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ABQ company brings phone, internet to reservation

ALBUQUERQUE, N.M. — About a dozen families in remote Navajo Nation areas are enjoying home Internet and phone service for the first time through a novel project launched by Albuquerque-based Sacred Wind Communications.

The project, which will ultimately benefit about 150 Navajo families, provides a free home solar system and installation to generate electricity for telecommunications equipment. The program will cost at least $450,000, half of it paid for through the state’s Universal Service Fund, and the other half by Sacred Wind through a low-cost federal loan.

The USF is funded through a surcharge on all customers’ bills to help telecommunications companies provide services in remote areas. The New Mexico Public Regulation Commission unanimously approved USF money for the project last September.

PRC commissioners Lynda Lovejoy and Sandy Jones toured some of the first homes to receive installations on Thursday.

“There are so many people in this area who need communication services but can’t get it because they have no electricity,” Lovejoy said. “By thinking outside the box, Sacred Wind proposed using solar energy to power up these homes, and we embraced the idea.”

PRC Commissioner Sandy Jones,left, Sacred Wind Customer Steven Charley and PRC Commissioner Lynda Lovejoy in front of a Sacred Wind solar unit.

The 300-watt solar systems provide enough electricity to power a roof-based radio antenna, a modem, a home telephone, one laptop or tablet, one television, and one lamp. Sacred wind provides and installs all that equipment for free, including a lamp. Families just pay monthly fees for services.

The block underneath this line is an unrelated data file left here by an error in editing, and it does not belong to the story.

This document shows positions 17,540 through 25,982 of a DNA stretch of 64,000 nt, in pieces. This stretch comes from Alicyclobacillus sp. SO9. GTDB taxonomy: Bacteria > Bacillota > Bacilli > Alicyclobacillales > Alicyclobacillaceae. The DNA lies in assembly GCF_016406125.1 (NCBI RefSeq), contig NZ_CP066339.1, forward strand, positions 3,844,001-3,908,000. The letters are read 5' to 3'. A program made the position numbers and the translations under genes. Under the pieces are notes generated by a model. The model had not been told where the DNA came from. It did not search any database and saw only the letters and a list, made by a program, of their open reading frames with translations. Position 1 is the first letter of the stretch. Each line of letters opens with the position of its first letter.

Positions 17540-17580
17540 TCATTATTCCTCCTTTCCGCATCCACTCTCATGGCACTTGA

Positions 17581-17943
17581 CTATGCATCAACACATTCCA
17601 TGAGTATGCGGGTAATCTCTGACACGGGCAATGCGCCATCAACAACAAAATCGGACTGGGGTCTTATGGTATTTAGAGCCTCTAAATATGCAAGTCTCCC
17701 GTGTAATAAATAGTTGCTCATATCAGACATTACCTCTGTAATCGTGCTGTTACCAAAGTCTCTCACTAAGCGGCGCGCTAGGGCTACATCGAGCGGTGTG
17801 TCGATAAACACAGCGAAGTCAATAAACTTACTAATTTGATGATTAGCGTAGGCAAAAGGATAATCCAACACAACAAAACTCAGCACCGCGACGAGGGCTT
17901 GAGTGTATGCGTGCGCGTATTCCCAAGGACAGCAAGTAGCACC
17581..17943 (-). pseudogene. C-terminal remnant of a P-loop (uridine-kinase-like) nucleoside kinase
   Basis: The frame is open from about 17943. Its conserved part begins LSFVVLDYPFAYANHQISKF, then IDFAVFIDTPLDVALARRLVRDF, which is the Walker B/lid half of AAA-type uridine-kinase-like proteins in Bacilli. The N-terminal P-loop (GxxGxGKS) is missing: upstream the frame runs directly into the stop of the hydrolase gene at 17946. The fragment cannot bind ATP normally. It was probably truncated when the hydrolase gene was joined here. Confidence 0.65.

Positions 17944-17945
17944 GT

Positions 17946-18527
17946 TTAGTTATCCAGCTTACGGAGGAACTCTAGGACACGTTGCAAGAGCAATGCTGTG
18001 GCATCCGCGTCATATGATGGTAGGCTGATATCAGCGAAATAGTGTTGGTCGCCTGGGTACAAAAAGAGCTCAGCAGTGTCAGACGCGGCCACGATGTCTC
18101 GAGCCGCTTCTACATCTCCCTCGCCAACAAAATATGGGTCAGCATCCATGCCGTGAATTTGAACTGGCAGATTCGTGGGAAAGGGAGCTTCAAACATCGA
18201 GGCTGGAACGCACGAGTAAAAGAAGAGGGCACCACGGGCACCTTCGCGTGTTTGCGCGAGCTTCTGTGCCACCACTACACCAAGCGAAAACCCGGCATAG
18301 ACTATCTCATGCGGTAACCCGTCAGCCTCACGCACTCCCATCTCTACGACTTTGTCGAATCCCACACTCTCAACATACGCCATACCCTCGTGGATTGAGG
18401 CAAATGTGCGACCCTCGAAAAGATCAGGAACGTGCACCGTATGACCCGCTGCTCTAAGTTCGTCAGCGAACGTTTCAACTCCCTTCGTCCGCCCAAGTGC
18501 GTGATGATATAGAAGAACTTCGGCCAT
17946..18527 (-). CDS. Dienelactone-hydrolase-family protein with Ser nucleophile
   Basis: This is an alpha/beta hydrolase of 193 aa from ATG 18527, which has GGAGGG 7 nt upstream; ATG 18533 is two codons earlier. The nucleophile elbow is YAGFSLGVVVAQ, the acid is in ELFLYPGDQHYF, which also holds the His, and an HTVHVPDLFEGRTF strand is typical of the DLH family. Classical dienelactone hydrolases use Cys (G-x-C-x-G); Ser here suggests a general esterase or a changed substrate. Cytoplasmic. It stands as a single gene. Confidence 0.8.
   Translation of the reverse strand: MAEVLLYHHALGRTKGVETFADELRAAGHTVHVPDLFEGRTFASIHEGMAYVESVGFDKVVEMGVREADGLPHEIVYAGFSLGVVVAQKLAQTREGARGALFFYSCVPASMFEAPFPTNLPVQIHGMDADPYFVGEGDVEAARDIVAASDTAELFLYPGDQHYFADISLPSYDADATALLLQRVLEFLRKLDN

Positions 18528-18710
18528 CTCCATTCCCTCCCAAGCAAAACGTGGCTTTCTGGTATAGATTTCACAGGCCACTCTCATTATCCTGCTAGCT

Sacred Wind, which launched in 2006 and employs 46 people, is the only private telecommunications firm in the country dedicated to providing services solely on tribal lands, said CEO John Badal.

“Our customers live in vastly different geographical areas and conditions, some of them in U.S. Housing and Urban Development communities, and some just out on the grasslands,” Badal said. “Many have no access to electricity or can’t afford a hookup. Families who benefit from this program represent only a small portion of total need, but we’re cooperating with rural electric utilities in our area to fill in a gap until they can get services out there.”

Sacred Wind serves about 41,000 customers, primarily on the Navajo Nation. In 2013, it also installed a $3.3 million system, funded by a federal grant, to wirelessly connect all of Laguna Pueblo’s six villages to the Internet for the first time.

The company’s network is a hybrid system that sends a wireless signal directly to houses using fixed wireless technology in combination with copper and fiber optic land lines.

Jones said it was “touching” to see families with phone service for the first time.

“Some of these people have had to drive 30 or 40 miles to use pay phones,” Jones said. “This is a good use of USF money that’s directly impacting people’s lives.”

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